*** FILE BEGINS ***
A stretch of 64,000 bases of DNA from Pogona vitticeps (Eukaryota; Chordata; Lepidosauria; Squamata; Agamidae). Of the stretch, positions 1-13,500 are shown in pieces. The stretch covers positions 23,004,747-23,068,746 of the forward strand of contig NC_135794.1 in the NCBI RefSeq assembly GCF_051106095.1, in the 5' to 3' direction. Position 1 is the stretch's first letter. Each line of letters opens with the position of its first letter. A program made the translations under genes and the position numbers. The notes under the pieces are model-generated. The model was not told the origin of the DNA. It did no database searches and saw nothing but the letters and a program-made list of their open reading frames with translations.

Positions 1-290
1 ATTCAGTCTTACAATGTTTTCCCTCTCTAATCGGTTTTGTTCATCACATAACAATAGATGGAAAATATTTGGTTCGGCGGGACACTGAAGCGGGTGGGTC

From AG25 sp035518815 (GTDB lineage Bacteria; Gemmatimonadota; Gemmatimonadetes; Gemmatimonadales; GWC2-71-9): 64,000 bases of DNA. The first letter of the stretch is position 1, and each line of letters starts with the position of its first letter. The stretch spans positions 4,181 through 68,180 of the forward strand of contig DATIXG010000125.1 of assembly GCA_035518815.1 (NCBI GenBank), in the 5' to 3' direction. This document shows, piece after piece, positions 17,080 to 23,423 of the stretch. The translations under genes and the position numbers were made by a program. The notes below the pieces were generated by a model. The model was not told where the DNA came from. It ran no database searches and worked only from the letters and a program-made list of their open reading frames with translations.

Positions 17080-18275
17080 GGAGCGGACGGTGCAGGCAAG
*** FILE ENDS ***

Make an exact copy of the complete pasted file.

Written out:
A stretch of 64,000 bases of DNA from Pogona vitticeps (Eukaryota; Chordata; Lepidosauria; Squamata; Agamidae). Of the stretch, positions 1-13,500 are shown in pieces. The stretch covers positions 23,004,747-23,068,746 of the forward strand of contig NC_135794.1 in the NCBI RefSeq assembly GCF_051106095.1, in the 5' to 3' direction. Position 1 is the stretch's first letter. Each line of letters opens with the position of its first letter. A program made the translations under genes and the position numbers. The notes under the pieces are model-generated. The model was not told the origin of the DNA. It did no database searches and saw nothing but the letters and a program-made list of their open reading frames with translations.

Positions 1-290
1 ATTCAGTCTTACAATGTTTTCCCTCTCTAATCGGTTTTGTTCATCACATAACAATAGATGGAAAATATTTGGTTCGGCGGGACACTGAAGCGGGTGGGTC

From AG25 sp035518815 (GTDB lineage Bacteria; Gemmatimonadota; Gemmatimonadetes; Gemmatimonadales; GWC2-71-9): 64,000 bases of DNA. The first letter of the stretch is position 1, and each line of letters starts with the position of its first letter. The stretch spans positions 4,181 through 68,180 of the forward strand of contig DATIXG010000125.1 of assembly GCA_035518815.1 (NCBI GenBank), in the 5' to 3' direction. This document shows, piece after piece, positions 17,080 to 23,423 of the stretch. The translations under genes and the position numbers were made by a program. The notes below the pieces were generated by a model. The model was not told where the DNA came from. It ran no database searches and worked only from the letters and a program-made list of their open reading frames with translations.

Positions 17080-18275
17080 GGAGCGGACGGTGCAGGCAAG